In any play or film with a post-apocalyptic setting, things are going to be bad.
In Liz Duffy Adams’ “Dog Act,” they’re also funny — most of the time.
This scruffy, scrappy, uneven yet admirably inventive comedy constitutes something different for Main Street Theater. The company frequently takes risks — but not usually in this wild, funky, in-your-face mode. MST earns points for the change of pace, and especially for programming offbeat new fare in midsummer, when most of the city’s major companies are serving theatrical comfort food.
“Dog Act” finds nomadic performer Zetta Stone and companion Dog (a guy undergoing a “voluntary species demotion”) wandering what’s left of the former United States, with a vague plan of dragging their wagon all the way to China to perform for the king.
They encounter fellow vaudevillian Vera Similitude and her novelty act Jo-Jo the Bald-Faced Liar, the two teams forming a skeptical alliance as each pair plots to get the better of the other.
Coke and Bud, two threatening scavengers out of a “Mad Max” movie, pop up periodically, complicating matters for the others with their inept marauding.
What these beleaguered folks seem to enjoy most is telling tall tales, whether declaimed in performance or pondered as memories of a blurred past.
Despite a few monologues that ramble needlessly and some moments that strain after the desired strangeness, the originality and energy of “Dog Act” usually keep it diverting. The closing stretch, including a funny play-within-the-play, is one of the strongest, with a genuine surprise or two.
The most consistently enjoyable aspect is the smart yet playful use of language. Adams creates a post-apocalyptic patois both poetic and profane, as in the scavengers’ blend of high-flown Elizabethan phrases and an avalanche of profane insults worthy of David Mamet. The dialogue mingles real words with neologisms, slang (“pupster”), bits of other languages (“Que pasa?”) and familiar phrases slightly distorted (“mortality play.”) It’s as if a mix-and-match language were being cobbled together out of whatever is left.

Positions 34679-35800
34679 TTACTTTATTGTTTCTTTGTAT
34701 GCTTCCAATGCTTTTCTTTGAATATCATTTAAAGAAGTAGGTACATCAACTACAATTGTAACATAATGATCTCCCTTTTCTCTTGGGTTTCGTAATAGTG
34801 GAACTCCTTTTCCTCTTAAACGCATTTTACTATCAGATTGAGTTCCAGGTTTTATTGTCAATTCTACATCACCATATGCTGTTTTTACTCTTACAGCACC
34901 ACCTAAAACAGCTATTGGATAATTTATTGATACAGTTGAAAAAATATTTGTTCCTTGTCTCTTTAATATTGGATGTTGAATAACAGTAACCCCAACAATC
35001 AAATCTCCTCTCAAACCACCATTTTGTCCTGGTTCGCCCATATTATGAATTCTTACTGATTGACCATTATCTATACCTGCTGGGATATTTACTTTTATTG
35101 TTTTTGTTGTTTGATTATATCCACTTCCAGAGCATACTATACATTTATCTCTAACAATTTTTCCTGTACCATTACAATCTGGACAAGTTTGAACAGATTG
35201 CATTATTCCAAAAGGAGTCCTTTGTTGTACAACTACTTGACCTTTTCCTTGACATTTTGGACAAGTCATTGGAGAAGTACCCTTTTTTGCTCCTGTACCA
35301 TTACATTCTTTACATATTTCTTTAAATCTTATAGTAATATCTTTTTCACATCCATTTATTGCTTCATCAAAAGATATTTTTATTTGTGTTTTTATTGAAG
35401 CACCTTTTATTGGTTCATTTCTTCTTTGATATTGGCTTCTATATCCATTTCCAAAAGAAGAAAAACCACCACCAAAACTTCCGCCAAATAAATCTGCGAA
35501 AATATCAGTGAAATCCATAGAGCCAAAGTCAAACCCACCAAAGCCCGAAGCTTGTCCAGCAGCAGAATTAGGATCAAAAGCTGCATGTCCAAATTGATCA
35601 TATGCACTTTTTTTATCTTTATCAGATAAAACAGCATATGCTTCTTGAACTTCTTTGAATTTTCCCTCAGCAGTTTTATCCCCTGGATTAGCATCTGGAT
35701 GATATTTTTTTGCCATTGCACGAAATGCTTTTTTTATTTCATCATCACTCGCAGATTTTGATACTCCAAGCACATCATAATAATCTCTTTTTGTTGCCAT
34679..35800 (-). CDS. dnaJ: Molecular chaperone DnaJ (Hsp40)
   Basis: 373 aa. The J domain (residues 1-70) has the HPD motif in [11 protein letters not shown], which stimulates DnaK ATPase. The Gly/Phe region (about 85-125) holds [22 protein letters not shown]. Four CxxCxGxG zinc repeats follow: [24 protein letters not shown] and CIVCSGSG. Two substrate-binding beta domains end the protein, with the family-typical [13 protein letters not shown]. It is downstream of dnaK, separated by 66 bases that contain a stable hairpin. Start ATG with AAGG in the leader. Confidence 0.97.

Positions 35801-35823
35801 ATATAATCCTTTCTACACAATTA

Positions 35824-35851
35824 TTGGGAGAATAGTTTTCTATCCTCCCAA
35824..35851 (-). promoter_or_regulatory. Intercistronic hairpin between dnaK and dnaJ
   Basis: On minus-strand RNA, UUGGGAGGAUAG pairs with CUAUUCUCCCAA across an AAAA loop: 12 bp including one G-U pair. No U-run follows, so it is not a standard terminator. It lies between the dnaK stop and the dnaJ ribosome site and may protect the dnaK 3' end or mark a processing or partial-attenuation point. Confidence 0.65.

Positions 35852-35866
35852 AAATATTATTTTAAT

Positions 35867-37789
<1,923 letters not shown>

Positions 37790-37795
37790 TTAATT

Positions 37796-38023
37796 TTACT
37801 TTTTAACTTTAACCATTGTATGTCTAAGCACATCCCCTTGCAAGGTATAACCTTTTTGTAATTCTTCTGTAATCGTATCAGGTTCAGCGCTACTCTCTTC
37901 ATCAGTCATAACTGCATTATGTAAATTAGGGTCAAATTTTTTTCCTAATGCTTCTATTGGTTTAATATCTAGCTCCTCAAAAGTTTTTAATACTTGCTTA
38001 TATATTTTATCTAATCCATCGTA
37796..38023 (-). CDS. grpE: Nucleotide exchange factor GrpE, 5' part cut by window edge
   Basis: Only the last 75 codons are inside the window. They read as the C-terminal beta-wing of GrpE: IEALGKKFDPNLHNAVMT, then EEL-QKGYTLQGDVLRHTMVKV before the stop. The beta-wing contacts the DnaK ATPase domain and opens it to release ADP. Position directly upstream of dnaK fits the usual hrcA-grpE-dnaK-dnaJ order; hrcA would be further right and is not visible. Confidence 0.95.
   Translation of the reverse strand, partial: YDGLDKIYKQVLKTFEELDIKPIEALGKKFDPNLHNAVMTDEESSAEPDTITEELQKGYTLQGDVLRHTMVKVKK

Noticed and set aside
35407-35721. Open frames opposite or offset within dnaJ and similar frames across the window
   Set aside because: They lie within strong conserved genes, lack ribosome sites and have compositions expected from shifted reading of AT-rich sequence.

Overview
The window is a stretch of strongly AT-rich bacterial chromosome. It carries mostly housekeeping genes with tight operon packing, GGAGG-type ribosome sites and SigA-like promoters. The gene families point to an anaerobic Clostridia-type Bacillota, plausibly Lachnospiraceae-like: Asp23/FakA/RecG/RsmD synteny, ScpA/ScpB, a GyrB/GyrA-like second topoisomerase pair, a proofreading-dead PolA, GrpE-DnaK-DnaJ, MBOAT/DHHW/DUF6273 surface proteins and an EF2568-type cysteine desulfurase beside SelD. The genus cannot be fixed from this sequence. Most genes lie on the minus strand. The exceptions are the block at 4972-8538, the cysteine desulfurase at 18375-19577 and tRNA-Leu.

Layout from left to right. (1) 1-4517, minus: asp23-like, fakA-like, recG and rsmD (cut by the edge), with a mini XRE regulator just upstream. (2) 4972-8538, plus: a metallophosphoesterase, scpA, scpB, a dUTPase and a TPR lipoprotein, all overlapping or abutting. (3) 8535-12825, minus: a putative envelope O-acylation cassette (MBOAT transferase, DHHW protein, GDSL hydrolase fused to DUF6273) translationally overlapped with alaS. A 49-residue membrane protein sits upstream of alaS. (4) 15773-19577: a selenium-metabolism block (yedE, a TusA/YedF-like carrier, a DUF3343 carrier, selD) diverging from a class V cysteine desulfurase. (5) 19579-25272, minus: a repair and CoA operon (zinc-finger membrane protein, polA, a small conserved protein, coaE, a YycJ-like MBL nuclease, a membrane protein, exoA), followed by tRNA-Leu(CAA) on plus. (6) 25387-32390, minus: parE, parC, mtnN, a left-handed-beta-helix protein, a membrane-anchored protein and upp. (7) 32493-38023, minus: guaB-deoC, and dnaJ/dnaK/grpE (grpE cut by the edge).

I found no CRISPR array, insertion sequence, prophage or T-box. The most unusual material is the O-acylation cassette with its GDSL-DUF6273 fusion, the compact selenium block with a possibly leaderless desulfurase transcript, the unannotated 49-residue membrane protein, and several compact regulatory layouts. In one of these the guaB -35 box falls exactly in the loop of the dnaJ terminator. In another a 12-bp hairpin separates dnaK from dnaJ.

Director Andrew Ruthven achieves a vigorous rendition that rolls with the punches, frenetic outbursts alternating with rueful reverie.
Tamara Siler is at her earth-mother best as resilient, philosophical, hardscrabble Zetta. Philip Hays makes Dog as believable a figure as anyone could, announcing approaching danger by sternly shouting “Bark! Bark!”
Celeste Roberts goes to town as ultra-pretentious Vera, reveling in her actress-y manner and la-di-da affectations. Beth Lazarous strikes the ideal contrast as short-fused Jo-Jo, an intense, snapping-turtle personality.
David Wald as alpha male Coke and Ross Bautsch as whiny underdog Bud run amusingly amok, menacing and out-of-control as Curly (of Three Stooges fame.)
Jodi Bobrovsky has designed Zetta’s wagon (which unfolds into a stage and other things) as a marvel of found-object collage.
You could take “Dog Act” as a droll parody of all those other post-apocalyptic sagas. Or maybe the play is simply saying that even after the apocalypse, the performing impulse — the show — will go on.
When: 7:30 p.m. Thursdays, 8 p.m. Fridays-Saturdays, 3 p.m. Sundays, through July 29
Where: Main Street Theater, 2540 Times